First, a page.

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Religion and the Individual

Religion and the Individual

Author: Ted Fairchild

This lesson will discuss how religion informs various notions of individuality, and the relationship of the individual with the divine and/or otherworldly.

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Religion & the Individual

Source: Music by Edie Murphy, Public Domain, http://www.royalty-free-music-room.com/royalty-free-jazz.html

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[MUSIC PLAYING] Hello, welcome. So religion involves the beliefs and practices of groups and individuals, and it reaches far back into history. But religion also involves the life of the individual, and there is a rich history as to how religions have supported the individual's relationship to the questions and the predicaments that life seems to present.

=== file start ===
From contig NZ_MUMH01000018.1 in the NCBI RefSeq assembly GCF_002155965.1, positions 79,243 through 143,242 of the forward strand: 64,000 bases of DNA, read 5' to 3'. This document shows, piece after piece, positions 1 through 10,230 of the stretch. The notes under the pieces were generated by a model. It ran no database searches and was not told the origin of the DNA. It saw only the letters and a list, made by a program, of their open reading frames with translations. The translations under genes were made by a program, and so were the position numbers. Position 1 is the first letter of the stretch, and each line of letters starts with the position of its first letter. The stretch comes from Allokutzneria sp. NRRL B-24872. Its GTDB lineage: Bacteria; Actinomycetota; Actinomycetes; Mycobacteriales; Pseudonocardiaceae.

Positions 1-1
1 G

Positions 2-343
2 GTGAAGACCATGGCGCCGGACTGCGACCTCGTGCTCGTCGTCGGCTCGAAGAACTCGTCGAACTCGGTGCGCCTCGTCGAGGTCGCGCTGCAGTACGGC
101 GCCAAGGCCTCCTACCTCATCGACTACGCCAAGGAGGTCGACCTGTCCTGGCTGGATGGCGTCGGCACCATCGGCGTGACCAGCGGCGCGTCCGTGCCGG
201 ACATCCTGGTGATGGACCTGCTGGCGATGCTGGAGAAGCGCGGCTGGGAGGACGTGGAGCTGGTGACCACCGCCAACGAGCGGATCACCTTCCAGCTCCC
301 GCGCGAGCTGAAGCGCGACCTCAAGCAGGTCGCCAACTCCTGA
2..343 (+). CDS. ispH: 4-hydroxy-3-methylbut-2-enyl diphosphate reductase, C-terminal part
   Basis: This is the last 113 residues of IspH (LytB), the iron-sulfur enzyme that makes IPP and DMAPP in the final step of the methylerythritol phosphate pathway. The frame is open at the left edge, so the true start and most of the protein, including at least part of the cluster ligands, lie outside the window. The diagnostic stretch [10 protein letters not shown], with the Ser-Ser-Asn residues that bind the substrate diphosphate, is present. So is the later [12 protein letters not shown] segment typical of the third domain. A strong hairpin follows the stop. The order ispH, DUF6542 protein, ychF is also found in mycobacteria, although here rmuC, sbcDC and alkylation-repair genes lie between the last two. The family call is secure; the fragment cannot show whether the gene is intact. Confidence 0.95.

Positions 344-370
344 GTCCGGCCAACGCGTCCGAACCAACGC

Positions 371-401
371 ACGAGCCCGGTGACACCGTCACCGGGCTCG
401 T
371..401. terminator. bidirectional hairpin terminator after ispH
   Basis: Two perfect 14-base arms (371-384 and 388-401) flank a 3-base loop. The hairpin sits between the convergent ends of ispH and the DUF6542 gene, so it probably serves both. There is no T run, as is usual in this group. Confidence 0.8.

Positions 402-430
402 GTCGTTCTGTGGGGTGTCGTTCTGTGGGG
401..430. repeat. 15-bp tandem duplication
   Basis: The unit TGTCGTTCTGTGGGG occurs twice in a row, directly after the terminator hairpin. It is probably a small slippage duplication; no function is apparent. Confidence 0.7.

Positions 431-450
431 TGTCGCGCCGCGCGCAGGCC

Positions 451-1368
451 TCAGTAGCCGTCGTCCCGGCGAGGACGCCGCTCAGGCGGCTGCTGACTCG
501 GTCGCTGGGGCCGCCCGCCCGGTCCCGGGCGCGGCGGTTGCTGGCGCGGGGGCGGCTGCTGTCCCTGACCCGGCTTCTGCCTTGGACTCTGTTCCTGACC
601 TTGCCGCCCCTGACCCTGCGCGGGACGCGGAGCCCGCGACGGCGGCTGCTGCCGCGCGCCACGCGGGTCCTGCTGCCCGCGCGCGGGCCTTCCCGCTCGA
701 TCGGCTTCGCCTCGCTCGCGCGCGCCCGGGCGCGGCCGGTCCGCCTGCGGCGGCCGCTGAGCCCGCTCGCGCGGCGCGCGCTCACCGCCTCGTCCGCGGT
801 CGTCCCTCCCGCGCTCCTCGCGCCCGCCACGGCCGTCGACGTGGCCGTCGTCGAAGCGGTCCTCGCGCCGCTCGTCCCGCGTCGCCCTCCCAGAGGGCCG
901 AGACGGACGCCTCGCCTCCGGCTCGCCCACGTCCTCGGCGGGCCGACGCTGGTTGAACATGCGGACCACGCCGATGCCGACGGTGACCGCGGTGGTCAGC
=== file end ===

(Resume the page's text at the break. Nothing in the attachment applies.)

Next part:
In this tutorial, we're going to talk about the fact that every individual is confronted with these questions on some level, to some degree. And religion supports the individual search for meaning and for understand.

Martin Heidegger, the 20th century German philosopher who in fact studied theology for a good portion of the early part of his career, he had a term to describe the existential moment in an individual's questioning life. To the extent that we desire to understand our place in the world, we have to come to terms with a few things, and one of them is the fact that I am thrown into the world, thrown passively into the world. But it's a world that sincerely matters to me and this idea of thrown-ness, is contrasted-- Heidegger contrasted it-- with the idea of freedom, the freedom to act.

Well, knowing what and how to act is a question that everyone has to face. Some find religion to be a path toward understanding, and other find a route without reference to God or gods. The world as it appears might be explainable, but built into our human sensibility there is also this itching suspicion that the unseen is also there somehow.